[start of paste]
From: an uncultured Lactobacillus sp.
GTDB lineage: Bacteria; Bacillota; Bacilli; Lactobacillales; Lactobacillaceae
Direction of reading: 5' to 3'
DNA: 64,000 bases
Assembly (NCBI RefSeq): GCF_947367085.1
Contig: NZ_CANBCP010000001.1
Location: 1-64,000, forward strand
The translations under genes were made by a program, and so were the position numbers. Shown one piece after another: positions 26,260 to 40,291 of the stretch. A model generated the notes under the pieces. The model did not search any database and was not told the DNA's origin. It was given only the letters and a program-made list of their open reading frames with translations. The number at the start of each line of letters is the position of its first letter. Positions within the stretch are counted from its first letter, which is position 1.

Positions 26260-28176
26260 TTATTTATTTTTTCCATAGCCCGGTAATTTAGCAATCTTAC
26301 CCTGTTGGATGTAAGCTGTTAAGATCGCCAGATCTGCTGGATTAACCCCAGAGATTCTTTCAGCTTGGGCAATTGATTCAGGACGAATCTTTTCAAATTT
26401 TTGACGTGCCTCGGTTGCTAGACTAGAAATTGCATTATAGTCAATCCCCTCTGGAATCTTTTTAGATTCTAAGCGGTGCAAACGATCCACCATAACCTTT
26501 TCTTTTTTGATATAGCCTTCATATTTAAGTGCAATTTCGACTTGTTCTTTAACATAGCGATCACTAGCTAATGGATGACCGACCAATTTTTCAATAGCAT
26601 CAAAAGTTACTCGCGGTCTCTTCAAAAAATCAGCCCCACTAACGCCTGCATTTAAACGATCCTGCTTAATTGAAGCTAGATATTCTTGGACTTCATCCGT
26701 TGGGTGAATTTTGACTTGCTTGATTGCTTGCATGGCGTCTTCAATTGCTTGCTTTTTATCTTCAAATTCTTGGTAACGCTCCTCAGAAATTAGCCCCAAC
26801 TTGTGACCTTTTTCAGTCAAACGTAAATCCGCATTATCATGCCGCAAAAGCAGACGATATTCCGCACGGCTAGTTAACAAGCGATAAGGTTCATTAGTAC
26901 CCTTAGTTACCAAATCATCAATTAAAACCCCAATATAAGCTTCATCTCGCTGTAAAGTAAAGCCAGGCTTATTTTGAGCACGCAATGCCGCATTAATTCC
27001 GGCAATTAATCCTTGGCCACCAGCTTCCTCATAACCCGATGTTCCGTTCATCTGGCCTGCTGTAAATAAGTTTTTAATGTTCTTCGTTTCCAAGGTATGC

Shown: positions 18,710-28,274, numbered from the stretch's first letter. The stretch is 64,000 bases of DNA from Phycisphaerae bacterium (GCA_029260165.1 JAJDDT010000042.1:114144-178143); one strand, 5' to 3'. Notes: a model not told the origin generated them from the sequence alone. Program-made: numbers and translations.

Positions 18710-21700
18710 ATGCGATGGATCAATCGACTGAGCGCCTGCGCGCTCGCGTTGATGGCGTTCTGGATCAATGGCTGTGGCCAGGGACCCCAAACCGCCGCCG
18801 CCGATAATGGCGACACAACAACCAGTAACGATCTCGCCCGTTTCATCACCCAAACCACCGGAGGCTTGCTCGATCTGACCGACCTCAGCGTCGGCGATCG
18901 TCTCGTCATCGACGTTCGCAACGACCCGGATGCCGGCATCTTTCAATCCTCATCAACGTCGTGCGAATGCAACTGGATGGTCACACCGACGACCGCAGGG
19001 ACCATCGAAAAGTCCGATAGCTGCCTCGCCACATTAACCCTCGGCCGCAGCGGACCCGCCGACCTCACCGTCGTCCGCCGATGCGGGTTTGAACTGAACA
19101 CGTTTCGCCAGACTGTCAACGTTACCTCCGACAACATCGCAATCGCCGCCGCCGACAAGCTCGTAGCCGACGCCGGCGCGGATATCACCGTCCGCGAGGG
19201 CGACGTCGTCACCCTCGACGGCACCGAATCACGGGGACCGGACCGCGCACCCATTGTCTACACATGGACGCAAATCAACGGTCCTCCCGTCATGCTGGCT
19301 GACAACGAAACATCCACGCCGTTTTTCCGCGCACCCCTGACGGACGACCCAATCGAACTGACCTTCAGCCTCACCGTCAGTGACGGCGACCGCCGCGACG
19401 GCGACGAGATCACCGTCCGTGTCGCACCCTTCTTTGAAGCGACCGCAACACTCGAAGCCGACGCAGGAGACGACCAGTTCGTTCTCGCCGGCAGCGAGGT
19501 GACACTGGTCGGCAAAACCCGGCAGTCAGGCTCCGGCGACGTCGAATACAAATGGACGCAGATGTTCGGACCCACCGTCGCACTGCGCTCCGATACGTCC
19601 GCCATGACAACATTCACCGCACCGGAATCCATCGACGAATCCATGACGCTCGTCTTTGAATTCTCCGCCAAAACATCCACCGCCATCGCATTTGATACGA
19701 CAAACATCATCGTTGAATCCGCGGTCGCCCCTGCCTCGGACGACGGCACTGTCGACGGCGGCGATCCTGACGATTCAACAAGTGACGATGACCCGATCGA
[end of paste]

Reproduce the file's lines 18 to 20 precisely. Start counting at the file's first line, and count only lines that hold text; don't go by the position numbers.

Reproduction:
27001 GGCAATTAATCCTTGGCCACCAGCTTCCTCATAACCCGATGTTCCGTTCATCTGGCCTGCTGTAAATAAGTTTTTAATGTTCTTCGTTTCCAAGGTATGC

Shown: positions 18,710-28,274, numbered from the stretch's first letter. The stretch is 64,000 bases of DNA from Phycisphaerae bacterium (GCA_029260165.1 JAJDDT010000042.1:114144-178143); one strand, 5' to 3'. Notes: a model not told the origin generated them from the sequence alone. Program-made: numbers and translations.

Positions 18710-21700